Welfare, instead of workfare has stripped them of any incentive to better their lot in life and our modern “improved” educational system has been a massive failure. And these members of our society are the unfortunate victims.

”The stranded refugees, interviewed by network reporters, possessed a high degree of anger at the failure of the government to protect and rescue them.”

I am not surprised. Sadly, they don’t realize that those coming to help are not individually responsible for their overall situation, we all are.

”This anger, however, seemed to be deep-seated, and oriented around a long period of bleak prospects.

Exactly! As a society, we have to begin applying tough love to all of our children so that, in a generation or two, this part of our society will be virtually non-existent. And those do remain will be our truly needy and should be supported by us.

”The city of New Orleans has had chronic problems with poverty and unemployment; one can debate the reasons for these conditions, but the fact remains that there are few opportunities for poor residents of the Big Easy to exit the cycle of poverty.”

Except through proper (highly encouraged) education and breaking the chains of welfare, which has become, in effect, a modern prison, created by us under the guise of compassion.

In retrospect, we still have slavery, by keeping some of our citizens uneducated and content to receive a check. They deserve the chance to achieve and prosper, by their own efforts and we owe it to help them to break those chains.

”Should the violence directed toward agents of the government be chalked up as typical criminal behavior, or are these disturbing scenes indicative of deeper problems in America?”

Typical and understandable, considering how we are the real problem (as stated above)…

Note: I did my best to avoid pointing fingers any specific groups, although several did come to mind.

historymike said...

Very thoughtful comments, Hooda.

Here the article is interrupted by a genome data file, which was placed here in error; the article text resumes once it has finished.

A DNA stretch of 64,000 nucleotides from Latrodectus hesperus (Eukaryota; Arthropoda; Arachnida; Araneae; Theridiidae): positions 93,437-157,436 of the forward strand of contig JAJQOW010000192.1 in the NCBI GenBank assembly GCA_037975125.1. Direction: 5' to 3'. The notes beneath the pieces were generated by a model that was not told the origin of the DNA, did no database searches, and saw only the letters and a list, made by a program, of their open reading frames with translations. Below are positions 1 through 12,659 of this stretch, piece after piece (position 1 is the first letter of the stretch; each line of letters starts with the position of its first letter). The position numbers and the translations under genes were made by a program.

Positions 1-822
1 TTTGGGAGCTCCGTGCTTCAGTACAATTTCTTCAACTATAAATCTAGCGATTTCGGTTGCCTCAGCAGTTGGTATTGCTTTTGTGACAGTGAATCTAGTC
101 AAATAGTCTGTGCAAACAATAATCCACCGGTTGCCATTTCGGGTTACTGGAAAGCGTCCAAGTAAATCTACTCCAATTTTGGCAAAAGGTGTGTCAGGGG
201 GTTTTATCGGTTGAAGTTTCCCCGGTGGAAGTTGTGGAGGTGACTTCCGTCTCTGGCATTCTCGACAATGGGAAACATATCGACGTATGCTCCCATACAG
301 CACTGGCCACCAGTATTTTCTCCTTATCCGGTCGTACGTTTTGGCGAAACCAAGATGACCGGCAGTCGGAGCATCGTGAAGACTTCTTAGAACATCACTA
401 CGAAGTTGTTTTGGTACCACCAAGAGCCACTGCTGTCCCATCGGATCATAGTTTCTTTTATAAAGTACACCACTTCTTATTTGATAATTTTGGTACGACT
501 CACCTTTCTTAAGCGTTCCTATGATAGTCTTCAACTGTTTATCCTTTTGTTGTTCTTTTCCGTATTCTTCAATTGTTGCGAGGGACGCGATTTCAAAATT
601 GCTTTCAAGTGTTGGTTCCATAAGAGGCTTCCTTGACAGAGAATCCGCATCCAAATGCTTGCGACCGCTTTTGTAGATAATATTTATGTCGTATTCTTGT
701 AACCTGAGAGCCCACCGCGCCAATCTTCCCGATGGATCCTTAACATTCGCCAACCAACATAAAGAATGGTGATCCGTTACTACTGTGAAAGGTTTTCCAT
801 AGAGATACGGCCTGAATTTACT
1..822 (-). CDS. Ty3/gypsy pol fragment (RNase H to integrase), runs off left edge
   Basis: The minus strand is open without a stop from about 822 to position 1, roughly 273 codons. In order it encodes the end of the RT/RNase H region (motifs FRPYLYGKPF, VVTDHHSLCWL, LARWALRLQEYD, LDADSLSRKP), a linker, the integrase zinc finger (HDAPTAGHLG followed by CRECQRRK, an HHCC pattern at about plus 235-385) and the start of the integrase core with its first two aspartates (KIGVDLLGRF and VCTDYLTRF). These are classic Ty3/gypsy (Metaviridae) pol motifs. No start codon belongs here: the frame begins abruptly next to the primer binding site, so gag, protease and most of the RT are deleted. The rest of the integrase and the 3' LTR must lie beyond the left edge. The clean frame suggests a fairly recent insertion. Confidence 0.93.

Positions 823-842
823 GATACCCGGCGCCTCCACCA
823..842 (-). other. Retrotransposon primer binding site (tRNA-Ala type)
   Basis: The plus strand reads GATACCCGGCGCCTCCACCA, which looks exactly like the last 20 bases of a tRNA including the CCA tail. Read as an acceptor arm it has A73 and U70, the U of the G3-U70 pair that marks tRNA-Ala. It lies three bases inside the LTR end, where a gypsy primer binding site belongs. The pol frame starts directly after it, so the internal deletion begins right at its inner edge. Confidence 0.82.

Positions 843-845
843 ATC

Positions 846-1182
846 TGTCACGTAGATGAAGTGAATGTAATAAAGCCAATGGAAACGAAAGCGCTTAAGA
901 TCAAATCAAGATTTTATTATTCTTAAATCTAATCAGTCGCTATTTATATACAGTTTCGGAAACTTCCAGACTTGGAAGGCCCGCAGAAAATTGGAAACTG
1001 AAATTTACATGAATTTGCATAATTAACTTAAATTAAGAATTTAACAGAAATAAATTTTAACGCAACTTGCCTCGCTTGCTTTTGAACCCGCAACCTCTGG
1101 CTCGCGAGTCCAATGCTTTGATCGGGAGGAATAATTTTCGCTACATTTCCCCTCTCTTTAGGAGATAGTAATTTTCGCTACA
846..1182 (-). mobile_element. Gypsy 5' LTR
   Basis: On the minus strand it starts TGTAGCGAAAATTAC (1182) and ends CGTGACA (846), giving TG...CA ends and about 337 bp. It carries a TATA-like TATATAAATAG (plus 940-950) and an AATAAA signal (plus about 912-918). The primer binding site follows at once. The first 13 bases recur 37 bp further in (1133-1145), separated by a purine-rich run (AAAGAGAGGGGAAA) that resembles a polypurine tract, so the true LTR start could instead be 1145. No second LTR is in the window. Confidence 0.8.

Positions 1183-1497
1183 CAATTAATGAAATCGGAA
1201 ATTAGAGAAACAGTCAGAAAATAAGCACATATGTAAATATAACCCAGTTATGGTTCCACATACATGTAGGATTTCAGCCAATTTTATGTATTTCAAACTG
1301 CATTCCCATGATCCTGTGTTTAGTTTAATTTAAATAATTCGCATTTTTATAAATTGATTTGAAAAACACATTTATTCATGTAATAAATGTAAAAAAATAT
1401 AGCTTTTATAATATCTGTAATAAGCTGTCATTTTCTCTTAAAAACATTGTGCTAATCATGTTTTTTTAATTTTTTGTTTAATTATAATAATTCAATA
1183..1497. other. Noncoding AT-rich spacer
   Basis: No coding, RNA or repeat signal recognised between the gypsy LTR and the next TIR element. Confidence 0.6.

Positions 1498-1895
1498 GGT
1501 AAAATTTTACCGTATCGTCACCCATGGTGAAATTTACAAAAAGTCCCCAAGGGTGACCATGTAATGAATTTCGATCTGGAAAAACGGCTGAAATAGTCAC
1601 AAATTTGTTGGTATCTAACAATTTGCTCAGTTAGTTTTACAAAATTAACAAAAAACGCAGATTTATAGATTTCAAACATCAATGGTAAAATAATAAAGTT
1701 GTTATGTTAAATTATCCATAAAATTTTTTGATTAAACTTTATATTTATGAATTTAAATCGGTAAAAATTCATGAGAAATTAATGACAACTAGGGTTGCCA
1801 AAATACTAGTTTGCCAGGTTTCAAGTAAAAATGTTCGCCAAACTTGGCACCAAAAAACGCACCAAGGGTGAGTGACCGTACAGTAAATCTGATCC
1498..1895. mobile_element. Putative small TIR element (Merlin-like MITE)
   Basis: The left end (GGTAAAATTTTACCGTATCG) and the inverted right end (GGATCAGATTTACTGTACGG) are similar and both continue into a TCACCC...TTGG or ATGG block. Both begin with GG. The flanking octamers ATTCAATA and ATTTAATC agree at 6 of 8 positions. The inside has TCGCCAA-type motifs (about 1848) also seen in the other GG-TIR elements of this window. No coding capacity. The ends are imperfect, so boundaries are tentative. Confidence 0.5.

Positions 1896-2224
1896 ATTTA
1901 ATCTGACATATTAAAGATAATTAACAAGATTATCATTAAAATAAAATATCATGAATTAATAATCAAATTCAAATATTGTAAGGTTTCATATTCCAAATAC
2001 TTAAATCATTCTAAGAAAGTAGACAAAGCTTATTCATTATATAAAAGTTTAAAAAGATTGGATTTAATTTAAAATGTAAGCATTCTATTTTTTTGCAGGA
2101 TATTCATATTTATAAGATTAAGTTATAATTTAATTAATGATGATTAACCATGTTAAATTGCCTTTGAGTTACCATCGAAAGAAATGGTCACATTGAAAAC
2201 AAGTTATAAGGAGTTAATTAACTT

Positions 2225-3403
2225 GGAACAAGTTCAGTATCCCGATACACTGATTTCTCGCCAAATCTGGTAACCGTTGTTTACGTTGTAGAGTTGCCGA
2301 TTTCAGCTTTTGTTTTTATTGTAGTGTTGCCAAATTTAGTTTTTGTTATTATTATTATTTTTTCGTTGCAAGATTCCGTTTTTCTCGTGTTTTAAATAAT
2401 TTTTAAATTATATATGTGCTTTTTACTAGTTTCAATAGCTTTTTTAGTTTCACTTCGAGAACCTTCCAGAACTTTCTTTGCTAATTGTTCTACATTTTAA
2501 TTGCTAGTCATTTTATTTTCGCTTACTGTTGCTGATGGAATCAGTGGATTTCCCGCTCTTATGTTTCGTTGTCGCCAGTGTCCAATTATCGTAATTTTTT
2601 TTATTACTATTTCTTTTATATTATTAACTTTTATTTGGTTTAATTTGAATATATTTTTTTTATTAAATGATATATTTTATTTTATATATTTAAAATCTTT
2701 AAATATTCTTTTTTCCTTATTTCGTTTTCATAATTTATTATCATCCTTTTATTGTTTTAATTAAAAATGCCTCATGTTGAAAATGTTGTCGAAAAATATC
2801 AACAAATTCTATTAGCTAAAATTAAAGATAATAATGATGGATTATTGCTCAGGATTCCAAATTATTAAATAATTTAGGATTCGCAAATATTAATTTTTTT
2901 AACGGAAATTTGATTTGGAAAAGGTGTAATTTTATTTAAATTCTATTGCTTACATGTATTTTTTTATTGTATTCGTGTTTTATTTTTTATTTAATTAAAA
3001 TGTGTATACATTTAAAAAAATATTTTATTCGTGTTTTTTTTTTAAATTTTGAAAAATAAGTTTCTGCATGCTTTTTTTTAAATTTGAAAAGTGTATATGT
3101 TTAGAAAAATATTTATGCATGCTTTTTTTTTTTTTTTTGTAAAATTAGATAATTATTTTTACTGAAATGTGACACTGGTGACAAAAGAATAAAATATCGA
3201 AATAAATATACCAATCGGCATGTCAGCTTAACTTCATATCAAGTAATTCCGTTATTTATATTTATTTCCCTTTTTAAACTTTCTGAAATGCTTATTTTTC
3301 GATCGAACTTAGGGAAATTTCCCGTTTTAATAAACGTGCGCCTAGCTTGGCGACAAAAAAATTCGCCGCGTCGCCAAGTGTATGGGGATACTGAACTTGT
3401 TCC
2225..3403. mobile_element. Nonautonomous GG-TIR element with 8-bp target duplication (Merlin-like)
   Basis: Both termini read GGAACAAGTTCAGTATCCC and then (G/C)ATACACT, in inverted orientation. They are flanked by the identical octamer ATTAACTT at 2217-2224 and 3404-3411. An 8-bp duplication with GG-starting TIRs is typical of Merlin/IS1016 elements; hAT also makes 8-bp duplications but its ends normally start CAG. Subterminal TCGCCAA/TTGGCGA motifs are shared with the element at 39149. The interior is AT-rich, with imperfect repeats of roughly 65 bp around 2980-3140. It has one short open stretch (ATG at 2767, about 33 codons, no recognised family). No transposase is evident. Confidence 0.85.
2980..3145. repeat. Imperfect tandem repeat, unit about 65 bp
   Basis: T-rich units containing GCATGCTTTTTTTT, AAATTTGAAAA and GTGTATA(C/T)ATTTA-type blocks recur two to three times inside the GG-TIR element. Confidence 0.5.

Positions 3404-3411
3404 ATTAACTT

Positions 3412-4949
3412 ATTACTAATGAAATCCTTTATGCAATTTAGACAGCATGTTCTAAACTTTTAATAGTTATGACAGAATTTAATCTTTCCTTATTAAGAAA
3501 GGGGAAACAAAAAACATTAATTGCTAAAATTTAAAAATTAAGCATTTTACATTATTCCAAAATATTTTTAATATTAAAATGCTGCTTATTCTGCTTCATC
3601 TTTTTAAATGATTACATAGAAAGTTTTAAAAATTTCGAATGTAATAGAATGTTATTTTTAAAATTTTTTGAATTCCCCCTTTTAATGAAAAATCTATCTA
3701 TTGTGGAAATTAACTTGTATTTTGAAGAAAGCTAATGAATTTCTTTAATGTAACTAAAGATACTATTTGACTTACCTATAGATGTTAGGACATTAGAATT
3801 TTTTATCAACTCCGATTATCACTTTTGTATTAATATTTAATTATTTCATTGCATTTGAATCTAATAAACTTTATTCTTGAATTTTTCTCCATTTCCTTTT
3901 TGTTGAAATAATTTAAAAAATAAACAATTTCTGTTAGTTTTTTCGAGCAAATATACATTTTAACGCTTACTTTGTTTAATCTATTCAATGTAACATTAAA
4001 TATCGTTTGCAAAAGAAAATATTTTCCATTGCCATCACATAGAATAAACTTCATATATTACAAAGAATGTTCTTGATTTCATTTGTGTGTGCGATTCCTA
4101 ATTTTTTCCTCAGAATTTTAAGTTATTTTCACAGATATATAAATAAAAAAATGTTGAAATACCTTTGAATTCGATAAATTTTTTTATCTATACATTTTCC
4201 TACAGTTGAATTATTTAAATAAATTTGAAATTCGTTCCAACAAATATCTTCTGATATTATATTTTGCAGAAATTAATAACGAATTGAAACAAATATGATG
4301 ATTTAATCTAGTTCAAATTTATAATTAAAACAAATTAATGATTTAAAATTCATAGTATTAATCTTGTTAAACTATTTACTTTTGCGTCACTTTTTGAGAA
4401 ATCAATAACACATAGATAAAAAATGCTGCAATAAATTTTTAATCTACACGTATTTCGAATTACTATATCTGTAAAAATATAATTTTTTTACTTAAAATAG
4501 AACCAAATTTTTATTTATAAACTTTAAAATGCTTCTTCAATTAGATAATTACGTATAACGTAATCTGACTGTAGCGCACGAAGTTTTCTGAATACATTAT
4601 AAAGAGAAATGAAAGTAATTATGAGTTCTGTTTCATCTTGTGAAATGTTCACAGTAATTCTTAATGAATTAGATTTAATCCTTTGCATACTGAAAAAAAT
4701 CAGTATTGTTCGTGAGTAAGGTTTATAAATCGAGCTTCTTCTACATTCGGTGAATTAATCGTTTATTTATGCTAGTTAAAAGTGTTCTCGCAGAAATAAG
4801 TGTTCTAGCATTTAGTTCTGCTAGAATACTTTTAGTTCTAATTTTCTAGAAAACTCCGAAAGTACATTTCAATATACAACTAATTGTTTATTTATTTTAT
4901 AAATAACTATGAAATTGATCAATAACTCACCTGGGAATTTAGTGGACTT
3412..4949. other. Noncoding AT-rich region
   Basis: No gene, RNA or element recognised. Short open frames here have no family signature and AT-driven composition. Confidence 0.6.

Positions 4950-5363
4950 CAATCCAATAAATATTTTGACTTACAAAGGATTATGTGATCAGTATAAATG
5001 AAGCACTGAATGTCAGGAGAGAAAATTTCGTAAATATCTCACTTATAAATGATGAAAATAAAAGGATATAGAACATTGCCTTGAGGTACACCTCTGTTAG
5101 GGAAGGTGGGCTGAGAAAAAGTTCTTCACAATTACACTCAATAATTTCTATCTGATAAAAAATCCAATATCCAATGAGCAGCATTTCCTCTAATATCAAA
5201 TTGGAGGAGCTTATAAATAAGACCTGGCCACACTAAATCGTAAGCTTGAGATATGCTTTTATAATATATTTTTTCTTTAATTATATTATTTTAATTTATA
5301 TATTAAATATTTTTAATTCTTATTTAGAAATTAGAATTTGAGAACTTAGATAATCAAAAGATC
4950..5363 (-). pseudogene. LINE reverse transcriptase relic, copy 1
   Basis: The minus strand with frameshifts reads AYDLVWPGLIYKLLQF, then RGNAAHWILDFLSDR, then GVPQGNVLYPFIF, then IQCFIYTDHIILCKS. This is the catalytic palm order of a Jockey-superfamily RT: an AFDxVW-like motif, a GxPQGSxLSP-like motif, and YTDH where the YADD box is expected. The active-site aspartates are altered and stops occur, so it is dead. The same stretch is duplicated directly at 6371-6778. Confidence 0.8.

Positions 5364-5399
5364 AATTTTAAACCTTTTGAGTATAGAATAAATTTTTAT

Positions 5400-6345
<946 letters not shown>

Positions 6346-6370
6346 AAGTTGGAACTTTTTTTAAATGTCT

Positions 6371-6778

My reference to "American democtratic capitalism" was that it seems to work for many, but not all, of our citizens.

Rather than question what we are doing, it is easier to simply blame the people stuck in cycles of povery (which welfare certainly perpetuates).

Rather than using the word "lazy," which implies a sense of preference in their idleness, I prefer to argue that welfare recipients are making rational economic choices. Wlefare, while degrading, pays better than part-time, minimum wage jobs.

You (Hooda) did not fall into the trap of putting all the blame on the poor.

Marx called this phenomena the "reserved army of the unemployed," or that 5%-10% of the population that never seems to make it out of poverty. He argued that capitalism requires a pool of idle bodies as a counterweight to wage inflation.

While I have serious reservations about Marxist "solutions," I think that many of Marx's crticisms of capitalism are still valid.

And I agree that what passes for value systems among our nation's poor leave much to be desired.

Hooda Thunkit said...

Mike,

You're right of course, "lazy" was a bad choice of words; you said what I meant, but more eloquently than I could ever have hoped to ;-)

And, Marx did have some valid criticisms of capitalism. After all, he was no dummy...